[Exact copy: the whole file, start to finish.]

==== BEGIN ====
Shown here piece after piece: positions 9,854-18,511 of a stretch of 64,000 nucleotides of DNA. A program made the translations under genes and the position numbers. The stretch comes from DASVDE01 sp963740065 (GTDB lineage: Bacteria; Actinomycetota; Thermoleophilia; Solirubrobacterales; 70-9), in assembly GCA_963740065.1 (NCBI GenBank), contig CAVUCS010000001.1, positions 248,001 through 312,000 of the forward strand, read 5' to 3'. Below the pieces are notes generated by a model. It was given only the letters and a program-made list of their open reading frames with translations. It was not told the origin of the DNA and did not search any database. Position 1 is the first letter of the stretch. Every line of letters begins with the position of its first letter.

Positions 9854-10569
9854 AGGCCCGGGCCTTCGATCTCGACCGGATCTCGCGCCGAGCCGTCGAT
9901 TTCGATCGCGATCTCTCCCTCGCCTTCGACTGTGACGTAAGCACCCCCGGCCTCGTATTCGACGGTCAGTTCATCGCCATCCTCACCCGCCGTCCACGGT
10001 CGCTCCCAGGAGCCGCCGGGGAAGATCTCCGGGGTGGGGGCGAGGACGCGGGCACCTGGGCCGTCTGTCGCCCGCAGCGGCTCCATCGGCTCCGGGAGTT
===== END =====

Shown here piece after piece: positions 9,854-18,511 of a stretch of 64,000 nucleotides of DNA. A program made the translations under genes and the position numbers. The stretch comes from DASVDE01 sp963740065 (GTDB lineage: Bacteria; Actinomycetota; Thermoleophilia; Solirubrobacterales; 70-9), in assembly GCA_963740065.1 (NCBI GenBank), contig CAVUCS010000001.1, positions 248,001 through 312,000 of the forward strand, read 5' to 3'. Below the pieces are notes generated by a model. It was given only the letters and a program-made list of their open reading frames with translations. It was not told the origin of the DNA and did not search any database. Position 1 is the first letter of the stretch. Every line of letters begins with the position of its first letter.

Positions 9854-10569
9854 AGGCCCGGGCCTTCGATCTCGACCGGATCTCGCGCCGAGCCGTCGAT
9901 TTCGATCGCGATCTCTCCCTCGCCTTCGACTGTGACGTAAGCACCCCCGGCCTCGTATTCGACGGTCAGTTCATCGCCATCCTCACCCGCCGTCCACGGT
10001 CGCTCCCAGGAGCCGCCGGGGAAGATCTCCGGGGTGGGGGCGAGGACGCGGGCACCTGGGCCGTCTGTCGCCCGCAGCGGCTCCATCGGCTCCGGGAGTT